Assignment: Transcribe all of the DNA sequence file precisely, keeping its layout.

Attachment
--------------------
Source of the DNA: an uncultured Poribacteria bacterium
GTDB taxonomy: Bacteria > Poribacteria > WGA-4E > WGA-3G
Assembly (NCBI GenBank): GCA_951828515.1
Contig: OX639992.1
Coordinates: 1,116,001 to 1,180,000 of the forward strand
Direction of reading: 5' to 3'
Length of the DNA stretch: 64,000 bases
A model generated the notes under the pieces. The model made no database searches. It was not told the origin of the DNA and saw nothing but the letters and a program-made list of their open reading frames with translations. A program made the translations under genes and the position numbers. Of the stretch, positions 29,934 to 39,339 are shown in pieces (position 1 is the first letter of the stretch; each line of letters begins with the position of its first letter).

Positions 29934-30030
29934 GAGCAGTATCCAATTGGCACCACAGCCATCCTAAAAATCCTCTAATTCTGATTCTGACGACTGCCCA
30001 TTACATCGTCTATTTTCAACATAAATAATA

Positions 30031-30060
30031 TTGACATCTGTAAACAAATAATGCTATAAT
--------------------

Source of the DNA: an uncultured Poribacteria bacterium
GTDB taxonomy: Bacteria > Poribacteria > WGA-4E > WGA-3G
Assembly (NCBI GenBank): GCA_951828515.1
Contig: OX639992.1
Coordinates: 1,116,001 to 1,180,000 of the forward strand
Direction of reading: 5' to 3'
Length of the DNA stretch: 64,000 bases
A model generated the notes under the pieces. The model made no database searches. It was not told the origin of the DNA and saw nothing but the letters and a program-made list of their open reading frames with translations. A program made the translations under genes and the position numbers. Of the stretch, positions 29,934 to 39,339 are shown in pieces (position 1 is the first letter of the stretch; each line of letters begins with the position of its first letter).

Positions 29934-30030
29934 GAGCAGTATCCAATTGGCACCACAGCCATCCTAAAAATCCTCTAATTCTGATTCTGACGACTGCCCA
30001 TTACATCGTCTATTTTCAACATAAATAATA

Positions 30031-30060
30031 TTGACATCTGTAAACAAATAATGCTATAAT